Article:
Technicians at Salem-Keizer Public Schools in Salem, Ore., undergo mentored training before working on buses by themselves.
Of the many components that factor in to transporting students safely, having well-maintained school buses is one of the most important. What does it take to achieve a well-maintained fleet? A comprehensive preventive maintenance program (PM) is essential, but pupil transporters say that everything from employees’ attitudes and the training they receive to benchmarking performance also play a role in ensuring that buses are in top condition.
“You need to hire people who want to make a difference and have a positive attitude and a willingness to learn,” says Michael Burton, assistant transportation manager at Salem-Keizer Public Schools in Salem, Ore. “Mechanics need to understand that it’s about the students that we serve.”
Assess technicians’ abilities and train accordingly
When it comes to training technicians, Burton says it’s important to look at an individual’s skill level, making sure that the technician is learning based on his level of training.
Cross-training between technicians is performed to help them develop their skills, and mentored training is performed when a new tech joins the team.
“We have a checklist with a variety of repairs so that we can make sure that they’re well-rounded before we send them out on their own,” adds David Farley, head mechanic at Salem-Keizer Public Schools. “It helps us assess their abilities, and therefore helps us determine what types of jobs we assign them to.”
New technicians at Volusia County Schools in Daytona Beach, Fla., are also paired with more experienced technicians until they understand the operation’s systems, and Assistant Director of Fleet and Finance William French, too, says a shop manager should evaluate the skill set of a technician, especially in the area of electronics, because if the technician is weak in fundamental electronics, it’s difficult to take on complex repairs.
“We use the Cummins ‘Basic Electronics Theory and Troubleshooting’ DVD series for this,” he says.
At Volusia County Schools in Daytona Beach, Fla., repair modifications are communicated among technicians at all of the shops to ensure that buses are repaired the same way.
At Dean Transportation Inc. in Lansing, Mich., Director of Fleet Services Scott Pellerito says the company makes sure that all training topics for technicians encompass best practices, including safe and timely repairs to its vehicles. The company also surveys the employees to ensure that their needs in training are met.
“Technicians are monitored with the use of evaluations that measure work quality and personalized feedback,” he explains. “With this form of monitoring, specific topics are addressed with future training programs. The basic training used in the industry is also integrated, such as company safety programs, proper lifting techniques, first aid, basic firefighting, bloodborne pathogens and hazmat.”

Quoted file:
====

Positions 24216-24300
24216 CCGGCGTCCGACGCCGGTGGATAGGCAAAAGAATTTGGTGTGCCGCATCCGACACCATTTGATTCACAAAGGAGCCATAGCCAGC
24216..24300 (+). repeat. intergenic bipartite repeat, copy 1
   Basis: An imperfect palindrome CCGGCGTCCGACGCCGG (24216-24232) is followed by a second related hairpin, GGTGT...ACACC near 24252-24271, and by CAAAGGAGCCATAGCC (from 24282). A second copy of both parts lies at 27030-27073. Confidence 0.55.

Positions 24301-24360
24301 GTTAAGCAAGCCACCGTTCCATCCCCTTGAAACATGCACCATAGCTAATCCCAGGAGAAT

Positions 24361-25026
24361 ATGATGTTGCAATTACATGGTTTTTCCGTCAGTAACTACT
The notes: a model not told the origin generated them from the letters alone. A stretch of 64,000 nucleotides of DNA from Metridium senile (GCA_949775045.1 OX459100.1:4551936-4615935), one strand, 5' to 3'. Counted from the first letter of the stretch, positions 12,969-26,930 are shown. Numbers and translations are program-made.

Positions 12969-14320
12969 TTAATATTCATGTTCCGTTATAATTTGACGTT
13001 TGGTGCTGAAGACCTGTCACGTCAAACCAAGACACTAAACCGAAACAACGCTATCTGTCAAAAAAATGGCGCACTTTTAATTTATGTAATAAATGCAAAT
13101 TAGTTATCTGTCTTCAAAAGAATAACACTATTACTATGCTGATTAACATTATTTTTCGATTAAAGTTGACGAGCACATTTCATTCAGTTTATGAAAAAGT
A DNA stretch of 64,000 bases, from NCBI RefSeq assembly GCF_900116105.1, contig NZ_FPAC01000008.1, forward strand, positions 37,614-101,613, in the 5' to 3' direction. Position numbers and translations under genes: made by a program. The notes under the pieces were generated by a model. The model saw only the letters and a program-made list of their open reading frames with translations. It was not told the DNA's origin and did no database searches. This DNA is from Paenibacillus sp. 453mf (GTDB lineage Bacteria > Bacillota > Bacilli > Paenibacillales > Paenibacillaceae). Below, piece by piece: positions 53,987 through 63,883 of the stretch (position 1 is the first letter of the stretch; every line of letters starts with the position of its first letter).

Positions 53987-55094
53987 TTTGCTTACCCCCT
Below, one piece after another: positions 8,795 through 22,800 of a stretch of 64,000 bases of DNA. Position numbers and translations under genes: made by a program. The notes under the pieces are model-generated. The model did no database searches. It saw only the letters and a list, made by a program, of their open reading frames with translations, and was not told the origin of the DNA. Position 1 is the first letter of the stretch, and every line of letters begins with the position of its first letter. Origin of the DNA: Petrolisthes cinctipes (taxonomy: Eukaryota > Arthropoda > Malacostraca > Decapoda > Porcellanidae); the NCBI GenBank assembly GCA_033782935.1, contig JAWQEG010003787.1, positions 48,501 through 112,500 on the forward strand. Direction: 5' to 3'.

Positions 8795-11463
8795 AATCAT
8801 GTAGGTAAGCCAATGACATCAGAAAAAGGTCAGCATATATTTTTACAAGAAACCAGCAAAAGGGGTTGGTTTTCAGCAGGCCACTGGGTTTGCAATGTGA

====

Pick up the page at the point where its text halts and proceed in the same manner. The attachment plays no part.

To further boost safety, Dean Transportation requires that every technician maintain at least one ASE or state of Michigan mechanic certification in the area of heavy duty.
Resources for instruction
To bolster technicians’ knowledge and skills, many shops utilize the training offered by school bus manufacturers and suppliers of specific parts. Such is the case at North Kansas City (Mo.) Schools.
Shirley Patrick, director of transportation, says it’s important to develop solid relationships with vendors and also to stay current on what is available to assist in running an effective maintenance operation.
“A representative from the bus dealership visits our facility quarterly to share tips and offer new information to keep the mechanics current,” she adds.
French, Bob Duquette, shop foreman at Liverpool (N.Y.) Central School District, and Patrick Carney, transportation supervisor at Bedford (Ohio) County Schools, also recommend taking advantage of training opportunities through state pupil transportation organizations.
The New York Head Mechanics Association, www.nyhma.org, the Ohio School Bus Mechanics Association, www.osbma.org, and the Florida Association for Pupil Transportation, http://faptflorida.org, all offer such resources.
Courses at colleges and universities are another avenue through which technicians can grow their knowledge. Burton says Portland (Ore.) Community College offers several classes, while Pellerito says supervisory and management training courses are offered through the local community college, the University of Notre Dame and Michigan State University. (Dean Transportation’s lead technicians and fleet management personnel are subject to advanced training in certain areas to ensure that the needs of the company and industry standards are met.)